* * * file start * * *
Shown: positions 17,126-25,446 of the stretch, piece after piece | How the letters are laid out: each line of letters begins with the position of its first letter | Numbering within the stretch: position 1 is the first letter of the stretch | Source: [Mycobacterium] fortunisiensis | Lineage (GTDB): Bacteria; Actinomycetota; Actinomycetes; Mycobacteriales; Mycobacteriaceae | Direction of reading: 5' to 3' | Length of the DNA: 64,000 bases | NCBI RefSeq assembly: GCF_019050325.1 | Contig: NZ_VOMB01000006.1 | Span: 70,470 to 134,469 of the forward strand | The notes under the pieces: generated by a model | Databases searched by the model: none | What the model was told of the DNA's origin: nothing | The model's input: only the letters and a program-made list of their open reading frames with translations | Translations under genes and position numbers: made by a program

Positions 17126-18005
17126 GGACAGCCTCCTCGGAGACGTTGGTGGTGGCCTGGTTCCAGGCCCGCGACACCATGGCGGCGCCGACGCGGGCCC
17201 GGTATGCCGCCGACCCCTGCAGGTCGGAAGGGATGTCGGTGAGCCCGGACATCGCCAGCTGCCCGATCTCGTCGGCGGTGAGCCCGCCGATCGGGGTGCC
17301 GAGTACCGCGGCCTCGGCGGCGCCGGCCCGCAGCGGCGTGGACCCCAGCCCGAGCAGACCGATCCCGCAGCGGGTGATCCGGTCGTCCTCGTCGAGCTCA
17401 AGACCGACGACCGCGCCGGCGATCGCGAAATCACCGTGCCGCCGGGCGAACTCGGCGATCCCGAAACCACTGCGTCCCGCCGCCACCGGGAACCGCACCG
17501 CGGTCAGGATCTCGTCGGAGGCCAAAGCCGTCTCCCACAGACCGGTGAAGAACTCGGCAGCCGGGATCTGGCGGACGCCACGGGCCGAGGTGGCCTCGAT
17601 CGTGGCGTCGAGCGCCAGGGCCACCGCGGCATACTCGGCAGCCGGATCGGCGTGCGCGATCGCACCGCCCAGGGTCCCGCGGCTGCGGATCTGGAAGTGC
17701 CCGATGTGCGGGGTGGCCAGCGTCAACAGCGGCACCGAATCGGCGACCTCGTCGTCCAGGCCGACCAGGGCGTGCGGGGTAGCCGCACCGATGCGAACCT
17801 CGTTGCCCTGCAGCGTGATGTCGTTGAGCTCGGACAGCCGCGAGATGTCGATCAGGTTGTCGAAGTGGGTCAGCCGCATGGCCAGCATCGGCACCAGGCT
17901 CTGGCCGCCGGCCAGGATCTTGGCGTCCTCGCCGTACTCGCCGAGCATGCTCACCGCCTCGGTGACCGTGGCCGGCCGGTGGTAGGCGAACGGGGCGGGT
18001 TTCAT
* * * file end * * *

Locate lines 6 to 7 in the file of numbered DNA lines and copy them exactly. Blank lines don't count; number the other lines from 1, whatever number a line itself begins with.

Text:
17401 AGACCGACGACCGCGCCGGCGATCGCGAAATCACCGTGCCGCCGGGCGAACTCGGCGATCCCGAAACCACTGCGTCCCGCCGCCACCGGGAACCGCACCG
17501 CGGTCAGGATCTCGTCGGAGGCCAAAGCCGTCTCCCACAGACCGGTGAAGAACTCGGCAGCCGGGATCTGGCGGACGCCACGGGCCGAGGTGGCCTCGAT